Long and peaceful evolution needed to achieve Western values, says activist
'No. I don't want to overthrow the Communist Party in China,' He Qingquan said, a few hours before catching a flight to Canada.
A pro-democracy activist like thousands of other university students of his generation, He, who now holds licences to practise law in China and in Canada, said conditions are not yet ripe for judicial independence in the former.
'Like it or not, completely doing away with control [over the judicial system] by the Communist Party won't necessarily let us have a better world to live in,' he said.
He (pictured) said he had seen graduates straight out of university made judges and they had heard marriage disputes before they were old enough to get married themselves.
He said he had also seen people appointed judges just because they had once been close associates of a local justice official, 'like serving as their secretaries and chauffeurs'.
Such people did not have the slightest sense of honour in their job, He said.
'Once you let them have independence, they can only exploit the citizens even more, and make a mess of the entire legal system,' he said.
So has his dream of a democratic mainland died? Has he forgotten his youth, when he was detained during a university students' march in central Beijing in 1987, and investigated again for his part in the protest movement in 1989?
'No,' He said sombrely. 'I still follow Chinese politics. I said what I said because I have given some intense thought to China.'
He said China could not achieve Western standards of democracy, rule of law, freedom and human rights by waging a revolution every generation.
The West developed through building and rebuilding over centuries, dating back to Roman times and beyond, he said.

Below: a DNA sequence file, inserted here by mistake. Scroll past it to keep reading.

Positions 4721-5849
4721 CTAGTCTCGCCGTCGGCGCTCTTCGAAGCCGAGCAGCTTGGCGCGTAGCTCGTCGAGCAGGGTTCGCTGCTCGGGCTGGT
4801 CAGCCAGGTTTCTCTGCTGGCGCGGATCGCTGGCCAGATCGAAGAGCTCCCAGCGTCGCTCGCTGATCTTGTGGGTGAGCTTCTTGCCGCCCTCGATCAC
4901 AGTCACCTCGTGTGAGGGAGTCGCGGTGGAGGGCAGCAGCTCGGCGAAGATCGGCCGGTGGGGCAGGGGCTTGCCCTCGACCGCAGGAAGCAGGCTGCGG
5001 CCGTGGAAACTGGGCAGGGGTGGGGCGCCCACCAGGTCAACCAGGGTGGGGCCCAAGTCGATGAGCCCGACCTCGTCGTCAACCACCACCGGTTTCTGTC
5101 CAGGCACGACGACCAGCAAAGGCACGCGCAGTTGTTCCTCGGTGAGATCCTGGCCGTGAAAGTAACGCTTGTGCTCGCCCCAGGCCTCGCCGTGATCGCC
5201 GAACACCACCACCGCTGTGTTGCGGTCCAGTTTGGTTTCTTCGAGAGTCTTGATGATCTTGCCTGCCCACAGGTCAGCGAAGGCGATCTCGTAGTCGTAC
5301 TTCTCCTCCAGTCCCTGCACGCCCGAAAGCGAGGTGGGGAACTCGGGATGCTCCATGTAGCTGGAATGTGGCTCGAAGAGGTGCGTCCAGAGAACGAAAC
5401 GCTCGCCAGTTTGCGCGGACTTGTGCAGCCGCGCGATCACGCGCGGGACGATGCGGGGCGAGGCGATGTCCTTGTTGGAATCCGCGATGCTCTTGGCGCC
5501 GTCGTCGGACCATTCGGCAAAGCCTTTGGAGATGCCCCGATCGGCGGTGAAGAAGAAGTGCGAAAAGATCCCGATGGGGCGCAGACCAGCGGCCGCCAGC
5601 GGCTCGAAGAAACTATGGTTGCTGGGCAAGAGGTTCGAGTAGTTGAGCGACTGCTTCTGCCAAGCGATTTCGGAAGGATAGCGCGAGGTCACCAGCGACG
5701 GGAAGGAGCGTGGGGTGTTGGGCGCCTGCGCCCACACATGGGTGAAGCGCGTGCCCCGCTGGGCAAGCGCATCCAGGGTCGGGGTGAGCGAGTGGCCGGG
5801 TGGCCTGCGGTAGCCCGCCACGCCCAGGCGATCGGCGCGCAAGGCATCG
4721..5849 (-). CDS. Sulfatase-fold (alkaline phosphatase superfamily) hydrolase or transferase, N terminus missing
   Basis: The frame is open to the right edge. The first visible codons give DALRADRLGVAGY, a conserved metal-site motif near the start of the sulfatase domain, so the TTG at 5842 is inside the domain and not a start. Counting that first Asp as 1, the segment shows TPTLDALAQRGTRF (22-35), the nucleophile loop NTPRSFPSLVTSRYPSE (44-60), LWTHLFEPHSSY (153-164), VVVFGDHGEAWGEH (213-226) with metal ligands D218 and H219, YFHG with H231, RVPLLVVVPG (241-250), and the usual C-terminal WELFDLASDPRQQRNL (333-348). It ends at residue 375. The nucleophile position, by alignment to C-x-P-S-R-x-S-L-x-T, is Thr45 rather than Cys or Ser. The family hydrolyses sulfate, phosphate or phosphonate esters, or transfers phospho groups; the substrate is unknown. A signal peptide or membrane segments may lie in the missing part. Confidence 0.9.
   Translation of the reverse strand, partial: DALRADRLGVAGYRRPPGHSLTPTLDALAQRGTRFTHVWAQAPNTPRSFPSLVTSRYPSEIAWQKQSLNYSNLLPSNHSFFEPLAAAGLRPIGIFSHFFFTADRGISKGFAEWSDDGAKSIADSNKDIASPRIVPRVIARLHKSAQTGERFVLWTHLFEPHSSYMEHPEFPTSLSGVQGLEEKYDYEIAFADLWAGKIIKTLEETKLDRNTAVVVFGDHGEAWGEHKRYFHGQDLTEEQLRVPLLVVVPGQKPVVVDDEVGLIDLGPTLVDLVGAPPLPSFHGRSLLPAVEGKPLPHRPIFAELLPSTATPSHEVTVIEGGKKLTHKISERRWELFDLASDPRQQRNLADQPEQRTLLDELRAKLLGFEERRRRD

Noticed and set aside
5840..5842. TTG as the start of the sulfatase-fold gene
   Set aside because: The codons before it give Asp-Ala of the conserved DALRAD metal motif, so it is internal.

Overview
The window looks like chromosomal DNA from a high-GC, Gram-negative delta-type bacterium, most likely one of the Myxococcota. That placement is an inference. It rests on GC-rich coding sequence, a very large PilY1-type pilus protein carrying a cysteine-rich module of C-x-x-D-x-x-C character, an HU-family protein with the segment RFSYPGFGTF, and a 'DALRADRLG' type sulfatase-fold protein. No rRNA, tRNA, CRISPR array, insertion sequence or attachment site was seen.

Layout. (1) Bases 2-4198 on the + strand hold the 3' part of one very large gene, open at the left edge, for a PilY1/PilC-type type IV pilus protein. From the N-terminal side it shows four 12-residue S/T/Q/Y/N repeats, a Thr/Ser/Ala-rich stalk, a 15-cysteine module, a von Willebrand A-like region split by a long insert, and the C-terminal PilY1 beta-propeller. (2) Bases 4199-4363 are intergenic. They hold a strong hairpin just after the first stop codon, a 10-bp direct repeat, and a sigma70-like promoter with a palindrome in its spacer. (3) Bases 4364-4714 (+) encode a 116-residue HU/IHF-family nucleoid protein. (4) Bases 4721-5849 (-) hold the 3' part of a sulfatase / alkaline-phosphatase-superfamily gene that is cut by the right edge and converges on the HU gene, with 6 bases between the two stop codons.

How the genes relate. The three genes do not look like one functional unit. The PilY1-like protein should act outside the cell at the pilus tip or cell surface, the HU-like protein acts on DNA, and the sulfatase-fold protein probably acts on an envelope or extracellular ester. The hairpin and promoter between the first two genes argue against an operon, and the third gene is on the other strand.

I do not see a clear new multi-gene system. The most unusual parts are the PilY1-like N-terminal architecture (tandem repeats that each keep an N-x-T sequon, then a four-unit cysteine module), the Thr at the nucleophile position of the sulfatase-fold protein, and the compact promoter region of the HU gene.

He said he learned at his Canadian law school that those values are 'not just things'.
'And every one of them is thoroughly analysed, meticulously debated, and developed in every possible aspect,' he said.
Nor would they come to China just as things, or quickly as the result of regime change.
'They won't. They will never come to stay until we make them part of our valued tradition,' he said.
Those seeking a clean break with the past risked losing what freedoms they had to a centralised power that could be more brutal and reckless.
'There is no point knocking down the house if you hate the interior work,' He said. 'Why do we still want to do it - now that China has already experienced so much through the 20th century?'
He said he is now more confident about China's future.
'My father is a farmer in central China's mountains,' he said. 'He is over 70. He always says to me we are fortunate that for the last 60 years, we haven't had a civil war in this country.
'For me, for all its past major social experiments, and ups and downs, the fact that China can still manage to have one-fifth of the world's population living under its roof is already a feat.'
At the same time, protests, debates and diverse opinions are all normal and good things to have.
'They help citizens define their rights,' he said. 'And that's the way every society builds its traditions.'